Chart: from Igniting Growth in Consumer Technology, Accenture, 2016

The Futures Company’s CEO Mark Inskip has a piece on VentureBeat arguing that consumer tech has reached a tipping point – but tech companies are still doing the same old things. We’ve published a shorter version here.

Despite a seemingly endless stream of tech disruption over the past decade, we’ve finally reached a moment when the next big thing might be a long way away.

Why? Because consumers seem to be overloaded with gadgets and aren’t finding the value in the devices they already have.

Take smartwatches – 13% of consumers said they planned to buy one in 2016. Not bad until you consider that this figure is only up 1% on 2015. It’s the same for other wearables like the Fitbit, and a similar story for virtual reality tech (10% in 2015, 11% in 2016) and drones (6% in 2015, 7% in 2016).

Experts acknowledge that there’s unlikely to be a big spike of technology disruption coming anytime soon. “The dialogue is changing from what’s technologically possible to what’s technologically meaningful,” said Shawn DuBravac, chief economist at the Consumer Technology Association (CTA).

That’s because we seem to have reached a point where there are too many gadgets with too little integration between them. As a result, consumers are finding that they are complicating their lives rather than adding any practical value.

Providing consumers with context

Consumers want technology to understand their needs, wants, and moods; to help them manage their own world; to help them navigate their way through the wider world. So the next great disruptor is likely to be about integrating the tech we already have, probably focused around the smartphone.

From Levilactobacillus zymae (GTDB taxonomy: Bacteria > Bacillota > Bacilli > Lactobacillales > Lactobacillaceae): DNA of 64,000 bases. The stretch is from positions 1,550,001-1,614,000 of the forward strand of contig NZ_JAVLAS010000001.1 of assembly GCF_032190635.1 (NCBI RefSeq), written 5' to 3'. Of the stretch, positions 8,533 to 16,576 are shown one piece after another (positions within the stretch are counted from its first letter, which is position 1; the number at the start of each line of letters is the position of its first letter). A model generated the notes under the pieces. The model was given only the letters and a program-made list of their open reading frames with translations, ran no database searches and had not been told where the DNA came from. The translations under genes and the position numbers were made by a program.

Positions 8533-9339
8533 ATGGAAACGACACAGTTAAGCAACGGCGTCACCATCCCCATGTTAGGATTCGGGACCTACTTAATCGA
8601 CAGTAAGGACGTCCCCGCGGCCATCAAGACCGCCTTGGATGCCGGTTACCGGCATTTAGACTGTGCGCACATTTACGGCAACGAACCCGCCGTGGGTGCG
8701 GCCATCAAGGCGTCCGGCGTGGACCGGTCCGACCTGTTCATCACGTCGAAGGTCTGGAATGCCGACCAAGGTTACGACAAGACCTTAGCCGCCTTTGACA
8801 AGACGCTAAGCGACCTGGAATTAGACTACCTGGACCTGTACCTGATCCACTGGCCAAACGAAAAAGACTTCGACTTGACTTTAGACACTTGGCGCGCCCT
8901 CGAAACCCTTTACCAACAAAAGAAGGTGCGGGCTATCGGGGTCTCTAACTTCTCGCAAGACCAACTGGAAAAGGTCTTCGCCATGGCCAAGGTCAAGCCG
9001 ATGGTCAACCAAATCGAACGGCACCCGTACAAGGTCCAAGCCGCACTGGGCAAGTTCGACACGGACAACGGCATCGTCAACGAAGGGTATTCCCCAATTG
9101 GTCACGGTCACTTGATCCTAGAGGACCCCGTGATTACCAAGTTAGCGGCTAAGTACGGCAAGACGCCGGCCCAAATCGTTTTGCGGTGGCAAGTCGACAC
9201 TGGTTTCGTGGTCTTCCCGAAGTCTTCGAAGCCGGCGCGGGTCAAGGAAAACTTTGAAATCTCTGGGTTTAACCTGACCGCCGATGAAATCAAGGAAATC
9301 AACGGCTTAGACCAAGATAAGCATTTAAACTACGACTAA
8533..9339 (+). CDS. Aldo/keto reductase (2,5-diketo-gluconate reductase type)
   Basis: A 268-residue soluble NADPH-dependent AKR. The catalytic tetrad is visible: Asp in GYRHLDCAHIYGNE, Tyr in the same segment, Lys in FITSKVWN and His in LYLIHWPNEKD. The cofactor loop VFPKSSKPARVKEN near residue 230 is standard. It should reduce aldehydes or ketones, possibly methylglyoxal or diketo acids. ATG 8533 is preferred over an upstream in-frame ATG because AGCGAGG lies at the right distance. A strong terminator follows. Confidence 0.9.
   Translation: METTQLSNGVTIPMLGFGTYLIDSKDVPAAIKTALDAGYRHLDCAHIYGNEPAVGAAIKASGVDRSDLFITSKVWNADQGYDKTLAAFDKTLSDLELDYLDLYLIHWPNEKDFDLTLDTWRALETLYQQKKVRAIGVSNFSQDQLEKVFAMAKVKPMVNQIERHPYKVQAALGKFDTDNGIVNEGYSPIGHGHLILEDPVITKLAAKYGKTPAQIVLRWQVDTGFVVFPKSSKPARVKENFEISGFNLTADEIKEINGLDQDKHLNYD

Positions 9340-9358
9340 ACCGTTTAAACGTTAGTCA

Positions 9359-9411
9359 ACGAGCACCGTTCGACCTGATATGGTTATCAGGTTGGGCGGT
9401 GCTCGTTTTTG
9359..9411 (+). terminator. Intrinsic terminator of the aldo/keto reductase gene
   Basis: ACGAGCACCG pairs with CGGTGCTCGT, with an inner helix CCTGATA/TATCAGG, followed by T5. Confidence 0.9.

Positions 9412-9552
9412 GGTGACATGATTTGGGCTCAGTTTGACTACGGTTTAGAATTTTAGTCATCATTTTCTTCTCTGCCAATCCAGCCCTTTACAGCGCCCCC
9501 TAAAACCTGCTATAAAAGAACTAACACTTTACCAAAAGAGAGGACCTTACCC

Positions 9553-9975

Essentially, we’re entering a post-connectivity world. Everyone under 25 expects everything to be connected and to be placed into context. They are not interested in the gadget but in what it can do for them.

So what can tech brands do? The answer is: they can provide consumers with this context.

This needs a fundamental change in their approach: a shift from spitting out new devices to putting the consumer’s needs first through introducing common languages, open standards, shared APIs, universal connections, modular designs, expandable platforms, and more.

To make the most of the benefits smartphones and other mobile devices bring, connected to all the information in the world, people have changed how they behave. Now businesses need to catch up. They need to shift from knowing what’s technologically possible, to understanding what people want to do with their devices.

The full-length article can be read here on VentureBeat.

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